• When you have a number of people working together as a team that don’t all agree on what to do, you typically see them manifest defensive reasoning. Instead of getting to the truth, they each try to win. Instead of discovering what is the best approach, they each try to campaign for their one approach, regardless of whether it’s the best. They don’t even sometimes realize. We don’t even realize we’re doing it when we do it, typically. These underlying routines that lead us to be dysfunctional are tacit.

  • The opposite of that is called productive reasoning. Productive reasoning is what I call candid vulnerability, because it really does boil down to not only getting people to say what they think should be done, but why they think it should be done. Exposing the hidden chain of inferences, assumptions, beliefs, biases, observations, etc, to others to be able to actually explore it and sometimes invalidate it in pursuit of getting to what is the right thing to do.

  • That candid vulnerability does not come naturally to us. Most of us have not learned to do that from an early age. So we had to practice it.

  • And there are some interesting ways I found that these companies were practicing it. They included things like doing two column exercises.

    • One thing you and I could do separately is to take a piece of paper, draw a line straight down the middle. On the right side in the right column, we could write down some of the key things that we said. You said, I said, you said, I said. In the left column, we could write down what we were thinking as we were saying these things.

    • If you just stop there, what you typically discover is that what we say, and what we think are radically different. What is said versus what is thought tends to expose a tremendous amount of defensive reasoning.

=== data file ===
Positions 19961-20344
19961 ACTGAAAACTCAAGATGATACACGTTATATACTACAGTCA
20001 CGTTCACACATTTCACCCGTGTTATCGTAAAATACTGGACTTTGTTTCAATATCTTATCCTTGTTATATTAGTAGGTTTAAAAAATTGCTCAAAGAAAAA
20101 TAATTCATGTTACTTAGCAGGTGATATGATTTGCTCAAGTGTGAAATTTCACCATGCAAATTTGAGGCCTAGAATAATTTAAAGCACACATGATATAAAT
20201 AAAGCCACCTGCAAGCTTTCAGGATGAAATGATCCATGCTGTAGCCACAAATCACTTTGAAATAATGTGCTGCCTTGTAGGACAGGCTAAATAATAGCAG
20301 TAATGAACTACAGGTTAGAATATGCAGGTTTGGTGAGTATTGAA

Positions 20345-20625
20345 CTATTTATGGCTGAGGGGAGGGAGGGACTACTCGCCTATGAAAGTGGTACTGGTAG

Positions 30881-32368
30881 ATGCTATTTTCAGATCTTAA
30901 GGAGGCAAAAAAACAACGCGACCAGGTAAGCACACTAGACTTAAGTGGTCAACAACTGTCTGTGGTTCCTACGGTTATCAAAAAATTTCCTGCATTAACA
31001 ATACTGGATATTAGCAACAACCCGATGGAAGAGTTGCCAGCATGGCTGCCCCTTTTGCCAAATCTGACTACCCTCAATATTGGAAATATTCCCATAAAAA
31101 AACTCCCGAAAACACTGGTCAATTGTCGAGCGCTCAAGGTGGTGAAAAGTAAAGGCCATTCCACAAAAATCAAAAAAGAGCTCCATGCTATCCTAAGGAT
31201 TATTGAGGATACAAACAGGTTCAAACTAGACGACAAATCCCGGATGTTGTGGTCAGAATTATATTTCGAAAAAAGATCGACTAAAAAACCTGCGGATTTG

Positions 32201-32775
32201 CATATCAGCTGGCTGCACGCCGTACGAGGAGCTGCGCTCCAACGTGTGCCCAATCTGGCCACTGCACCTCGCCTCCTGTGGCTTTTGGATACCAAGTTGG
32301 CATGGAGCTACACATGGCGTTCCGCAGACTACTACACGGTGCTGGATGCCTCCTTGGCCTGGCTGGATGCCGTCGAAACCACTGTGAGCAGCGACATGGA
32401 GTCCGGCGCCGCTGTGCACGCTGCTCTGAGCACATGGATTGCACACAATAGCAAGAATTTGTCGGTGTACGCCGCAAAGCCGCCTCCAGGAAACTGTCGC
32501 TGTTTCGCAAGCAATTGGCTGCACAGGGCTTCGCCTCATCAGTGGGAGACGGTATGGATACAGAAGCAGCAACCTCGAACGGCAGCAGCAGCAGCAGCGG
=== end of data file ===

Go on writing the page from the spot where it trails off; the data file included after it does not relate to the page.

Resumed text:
• It can be humbling and, frankly, a little horrifying when you step back and are honest with yourself about the delta between those two columns. But you can also then rewrite the conversation. What if I had been more honest, more candid? But what if I had also been more vulnerable? What if I had demonstrated vulnerability to the person I was arguing with, and I had demonstrated curiosity in what they were saying instead of assuming I knew everything about them and assuming I knew everything about why they were saying it?

  • One other way is practicing clean language. It’s a way of asking questions in which you are removing your own individual assumptions and biases from the question itself to try to better model what the other person is trying to say.

    • So much conversations go off the rails because we don’t bother to confirm whether what we think they said is what they actually meant. If you do go through this process of actually diving into what do they mean, you discover that you are often wrong. You had them totally wrong. What you thought they were saying is not what they were saying at all. Sometimes you discover it is what they were saying. But regardless, going through a process in which you really dive into their own reasoning brings you closer to the other person. Makes you more trusting of each other.

    • It’s a set of questions that you can ask and use in different ways to be very curious about what the other person is saying and begin to systemically model how they think and why they think that way.